The question of the truth of an image also comes up in another context. The rules on Facebook regarding the display of nudity were very strict from the beginning, but they were not nearly as strict with regards to fake news. And that, as we now know, interfered in political decision-making processes, such as Brexit and the election of Donald Trump. Today, it is no longer about retouching or about false captions, but about being able to create a deliberately false image out of nothing, but which could well be true. And thus the question of ethics has become more urgent and complicated.
Yes. I would like everyone, whether you are the director of a photo museum, a festival or an award, to realise that everything you have done in the past is now changing dramatically. And this at a speed that is enormous. It's happening faster than you can keep up if you want to explore all these new possibilities. It has become a full-time job for me, and yet I would need a 48-hour day to play with all the options and the new tools that are coming out every week. So it's really time for the photo community to begin thinking about the future: we need to think ahead, not lag behind.
Just as politics slept through the internet in the late nineties, the same could happen now with AI: There are no rules, not nationally and certainly not internationally. Legislation is lagging behind. The risk is to accelerate problems that already existed?
Artistic means such as retouching and collages are as old as photography itself, however, what is important is how you deal with them and where you draw the boundaries. At the photo book festival in Aarhus, of which I am the artistic director, we are incorporating AI this year. We are working with students from the University of Dresden and, in addition to a thought experiment and a small show, we also want to organise some kind of competition. Personally, I'm not afraid of mixing different media, including AI, especially in the field of the photobook, artistic photography, visual arts and image culture.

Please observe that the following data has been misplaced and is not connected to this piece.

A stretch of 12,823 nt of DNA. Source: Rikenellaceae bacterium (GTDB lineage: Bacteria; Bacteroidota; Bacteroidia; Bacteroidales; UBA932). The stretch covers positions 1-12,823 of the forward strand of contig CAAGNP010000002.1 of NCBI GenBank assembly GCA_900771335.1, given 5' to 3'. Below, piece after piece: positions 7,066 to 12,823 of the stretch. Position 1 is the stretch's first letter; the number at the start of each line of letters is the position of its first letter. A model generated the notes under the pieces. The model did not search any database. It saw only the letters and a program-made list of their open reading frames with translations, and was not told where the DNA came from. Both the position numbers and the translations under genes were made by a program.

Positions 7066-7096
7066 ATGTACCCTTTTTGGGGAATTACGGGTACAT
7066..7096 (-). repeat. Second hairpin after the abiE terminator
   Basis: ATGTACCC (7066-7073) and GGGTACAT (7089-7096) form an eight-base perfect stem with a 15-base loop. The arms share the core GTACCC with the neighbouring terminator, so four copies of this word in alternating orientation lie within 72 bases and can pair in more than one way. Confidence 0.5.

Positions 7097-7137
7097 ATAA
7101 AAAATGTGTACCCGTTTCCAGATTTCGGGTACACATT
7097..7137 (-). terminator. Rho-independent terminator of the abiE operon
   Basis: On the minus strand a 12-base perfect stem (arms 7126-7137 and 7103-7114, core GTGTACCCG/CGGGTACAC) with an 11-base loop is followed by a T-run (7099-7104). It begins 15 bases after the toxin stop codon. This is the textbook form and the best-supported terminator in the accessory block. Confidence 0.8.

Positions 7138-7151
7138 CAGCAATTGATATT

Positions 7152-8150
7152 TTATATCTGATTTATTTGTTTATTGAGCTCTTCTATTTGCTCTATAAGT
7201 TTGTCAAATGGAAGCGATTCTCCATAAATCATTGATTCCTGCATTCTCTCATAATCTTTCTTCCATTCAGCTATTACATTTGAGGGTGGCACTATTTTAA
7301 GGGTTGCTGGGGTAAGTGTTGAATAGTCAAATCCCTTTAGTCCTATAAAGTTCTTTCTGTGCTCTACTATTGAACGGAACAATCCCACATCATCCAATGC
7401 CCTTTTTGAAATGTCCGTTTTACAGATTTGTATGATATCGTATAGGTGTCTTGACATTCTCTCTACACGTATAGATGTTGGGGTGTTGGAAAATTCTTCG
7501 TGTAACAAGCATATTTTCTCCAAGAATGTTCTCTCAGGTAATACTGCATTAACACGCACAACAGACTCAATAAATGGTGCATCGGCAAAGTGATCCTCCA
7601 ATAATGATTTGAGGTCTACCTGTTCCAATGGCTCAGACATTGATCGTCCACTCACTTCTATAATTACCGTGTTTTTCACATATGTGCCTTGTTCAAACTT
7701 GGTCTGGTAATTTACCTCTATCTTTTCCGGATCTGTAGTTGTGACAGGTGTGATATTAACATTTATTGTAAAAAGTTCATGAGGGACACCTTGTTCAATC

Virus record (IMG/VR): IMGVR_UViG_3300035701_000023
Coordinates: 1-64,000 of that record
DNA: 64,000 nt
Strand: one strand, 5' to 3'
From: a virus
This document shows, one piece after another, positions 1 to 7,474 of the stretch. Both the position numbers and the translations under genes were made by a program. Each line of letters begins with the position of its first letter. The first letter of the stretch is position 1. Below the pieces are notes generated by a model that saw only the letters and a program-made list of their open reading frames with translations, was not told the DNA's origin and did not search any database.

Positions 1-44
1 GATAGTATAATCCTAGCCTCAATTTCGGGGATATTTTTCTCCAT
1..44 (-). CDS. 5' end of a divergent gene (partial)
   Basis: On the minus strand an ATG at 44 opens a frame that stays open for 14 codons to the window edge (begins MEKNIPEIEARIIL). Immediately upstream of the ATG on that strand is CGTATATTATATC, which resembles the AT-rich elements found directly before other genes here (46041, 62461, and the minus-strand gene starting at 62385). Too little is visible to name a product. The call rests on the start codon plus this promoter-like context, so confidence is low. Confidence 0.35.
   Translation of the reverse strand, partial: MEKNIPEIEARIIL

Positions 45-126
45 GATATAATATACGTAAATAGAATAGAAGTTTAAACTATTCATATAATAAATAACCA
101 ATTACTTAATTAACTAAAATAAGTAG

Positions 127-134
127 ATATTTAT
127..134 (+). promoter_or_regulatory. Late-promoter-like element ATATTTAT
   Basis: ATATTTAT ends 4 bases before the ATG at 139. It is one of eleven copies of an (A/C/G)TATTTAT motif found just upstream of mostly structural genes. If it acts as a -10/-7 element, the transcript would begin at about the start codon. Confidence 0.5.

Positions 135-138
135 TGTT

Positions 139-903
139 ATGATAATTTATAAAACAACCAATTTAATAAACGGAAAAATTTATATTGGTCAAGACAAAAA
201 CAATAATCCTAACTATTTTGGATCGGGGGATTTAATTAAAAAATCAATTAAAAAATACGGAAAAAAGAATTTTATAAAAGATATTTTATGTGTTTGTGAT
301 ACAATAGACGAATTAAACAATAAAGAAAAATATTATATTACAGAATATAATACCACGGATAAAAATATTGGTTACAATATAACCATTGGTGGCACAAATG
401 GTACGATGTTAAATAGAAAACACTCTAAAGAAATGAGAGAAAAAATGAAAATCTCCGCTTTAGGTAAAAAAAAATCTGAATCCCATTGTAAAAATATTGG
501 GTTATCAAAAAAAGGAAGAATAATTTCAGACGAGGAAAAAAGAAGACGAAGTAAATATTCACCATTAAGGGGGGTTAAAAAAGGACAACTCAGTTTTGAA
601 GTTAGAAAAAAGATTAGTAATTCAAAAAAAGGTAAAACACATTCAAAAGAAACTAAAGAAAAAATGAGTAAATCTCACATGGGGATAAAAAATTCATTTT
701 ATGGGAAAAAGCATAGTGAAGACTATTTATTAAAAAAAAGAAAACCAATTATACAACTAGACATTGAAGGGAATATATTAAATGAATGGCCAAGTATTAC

My concern is mainly that the use of AI is not reflected and is not transparent. If festivals and competitions come to the same conclusion as you, that's fine. If they come to a different conclusion, that's fine too. I just want them to be aware of it, reflect on it and then come to a conclusion that they can share.
Not talking about it, not acting on it, is the worst. That's why I continue to consciously apply for festivals where the regulations regarding AI are fuzzy. If the conditions say any device is allowed, then AI generators are allowed and I try it out.
UPDATE 1, April 16, 2023.
Boris Eldagsen has declined the Sony World Photography Award previously given to him in the Creative category at the awards ceremony in London on April 13, 2023.
Excerpt from his public justification:
«AI images and photography should not compete with each other in an award like this. They are different entities. AI is not photography. Therefore, I will not accept the award. I applied as a cheeky monkey, to find out, if the competitions are prepared for AI images to enter. They are not. We, the photo world, need an open discussion.»
Full explanation here